There’s a lot of info out there about stretching and how to warm up for performance. Stretch before? Stretch after? How? How long? Believe it or not, how you stretch can either hurt or help your performance. So before you start copying what someone else does in the gym, let’s clear confusion and go over some basics.
There are many types of stretching: static, dynamic, slow movements, ballistic, and PNF. However, I am going to focus on static and dynamic stretches since they are most relevant to this post.
WHAT IS STATIC STRETCHING?
Static stretching is the most common type of stretching. This is when someone first relaxes the muscle they are stretching, then moves to a point with minimal discomfort and then holding. Specifically, any time an antagonist is moved to the athlete’s range of motion and then held for a period of time, this is considered static stretching.
Safe; improves flexibility. Actually one of the “best” types to improve range of motion.
Can inhibit performance if done prior to training, competition or sport (especially for high force, velocity, power, strength).
Perform 3-5 times for 30 seconds.
Kneeling hip flexor stretch, pigeon pose, toe touch.
WHAT IS DYNAMIC STRETCHING?
Unlike static stretching where a position is held, as the name implies, this type of stretching involves dynamic movement. Specifically, this active stretch will be an antagonist stretched by dynamic contraction of agonist. The result is movement through the entire ROM.
Improves flexibility, muscle extensibility, and is beneficial for position as it can mimic action in performance.
Controlled walking lunges, high knees, side to side leg swings.
HOW AM I SUPPOSED TO WARM UP?
***The following recommendations are for athletes that do not require flexibility for their sport (gymnasts, dancers) and athletes who require running, jumping, power, or strength in their performance.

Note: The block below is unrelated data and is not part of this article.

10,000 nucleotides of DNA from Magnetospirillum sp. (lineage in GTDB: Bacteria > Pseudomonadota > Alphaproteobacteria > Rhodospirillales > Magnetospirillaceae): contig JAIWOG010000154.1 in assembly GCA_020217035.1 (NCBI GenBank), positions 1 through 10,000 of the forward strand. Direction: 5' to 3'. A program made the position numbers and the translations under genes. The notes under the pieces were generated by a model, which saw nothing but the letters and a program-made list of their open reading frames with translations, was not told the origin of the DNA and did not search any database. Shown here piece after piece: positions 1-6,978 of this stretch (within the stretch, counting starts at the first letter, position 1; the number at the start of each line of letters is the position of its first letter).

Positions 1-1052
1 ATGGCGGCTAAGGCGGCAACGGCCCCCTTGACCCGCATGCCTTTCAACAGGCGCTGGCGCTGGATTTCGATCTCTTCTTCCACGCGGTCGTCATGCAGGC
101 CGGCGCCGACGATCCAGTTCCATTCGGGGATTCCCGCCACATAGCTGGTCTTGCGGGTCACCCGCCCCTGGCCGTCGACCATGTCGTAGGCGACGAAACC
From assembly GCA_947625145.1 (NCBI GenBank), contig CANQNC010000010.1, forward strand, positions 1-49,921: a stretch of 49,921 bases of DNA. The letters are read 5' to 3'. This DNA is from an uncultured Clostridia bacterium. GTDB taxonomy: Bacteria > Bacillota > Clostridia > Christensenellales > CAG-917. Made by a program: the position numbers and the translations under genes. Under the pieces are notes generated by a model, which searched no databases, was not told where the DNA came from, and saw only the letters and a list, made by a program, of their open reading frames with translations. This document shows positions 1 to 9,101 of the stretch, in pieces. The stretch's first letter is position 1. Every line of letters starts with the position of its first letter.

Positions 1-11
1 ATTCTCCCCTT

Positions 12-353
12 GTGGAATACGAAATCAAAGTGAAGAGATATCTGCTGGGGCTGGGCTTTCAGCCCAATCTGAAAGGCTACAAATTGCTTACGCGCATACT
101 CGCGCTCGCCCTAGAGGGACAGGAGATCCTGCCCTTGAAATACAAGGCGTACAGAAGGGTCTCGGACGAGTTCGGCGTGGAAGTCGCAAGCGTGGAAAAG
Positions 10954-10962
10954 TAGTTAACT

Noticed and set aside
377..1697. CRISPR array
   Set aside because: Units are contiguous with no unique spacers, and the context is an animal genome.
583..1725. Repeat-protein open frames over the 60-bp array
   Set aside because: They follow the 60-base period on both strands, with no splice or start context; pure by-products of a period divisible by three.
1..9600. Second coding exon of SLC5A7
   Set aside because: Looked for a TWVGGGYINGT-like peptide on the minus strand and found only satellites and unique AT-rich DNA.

When warming up for training, it is advised to start with light aerobic activity (like jogging, walking) and then some slow movements (neck rotations, arm rotations, etc.). Then you can move into larger muscle groups and include dynamic stretching.
WAIT, WHY AREN’T WE PERFORMING STATIC STRETCHING IN OUR WARM-UP?
STATIC STRETCHING CAN NEGATIVELY AFFECT STRENGTH AND POWER.
It’s important to note that the purpose of a warm-up is to literally warm up the core temperature and get you into a better starting position. It is not really the time to work on flexibility; therefore, static stretching should be avoided prior to training because it can actually get in the way with performance (read on for more info on this).
Lower body training days should be preceded with lower body dynamic stretching and slow movements. Upper body training days should be preceded with upper-body dynamic stretching and slow movements.
Then, prior to heavy sets, a proper sequence of warm-up sets should be used before loading into heavier working sets.
Warm-up sets should be tailored to YOU and YOUR needs. However, an example of a warm-up before working sets is as follows:
Warm-up 15% x 8
Warm-up 30% x 5
Warm-up 50% x 3
Warm-up 75% x 1
WHAT ABOUT A COOL DOWN?
Within 5-10 minutes after training, here is where I’d recommend performing STATIC stretching. Why? Because the body is warmed and primed, basically ready for range of motion improvements. Stretching post-training may also reduce soreness (DOMS) but research around this is pretty ambiguous. Although, it doesn’t hurt to do it anyway.
If you trained upper body that day, then static upper body stretches should be performed post-training. If you trained lower body that day, then static lower body stretches should be performed post-training. I would perform a static stretch three to five times and hold from 15 – 30 seconds.
Examples of cool-down stretches to consider:
Upper trapezius static neck stretch
Doorway static chest stretch
Static thoracic extension
Static Latissimus Dorsi Ball Stretch
Static shoulder towel stretch
Kneeling static hip flexor stretch
Seated static piriformis stretch
Pigeon Pose (static)
Static Gastrocnemius Stretch
Static standing TFL stretch
Additional stretching sessions:
If increased flexibility is required, you may need separate, additional sessions.
Side note — These make great recovery days!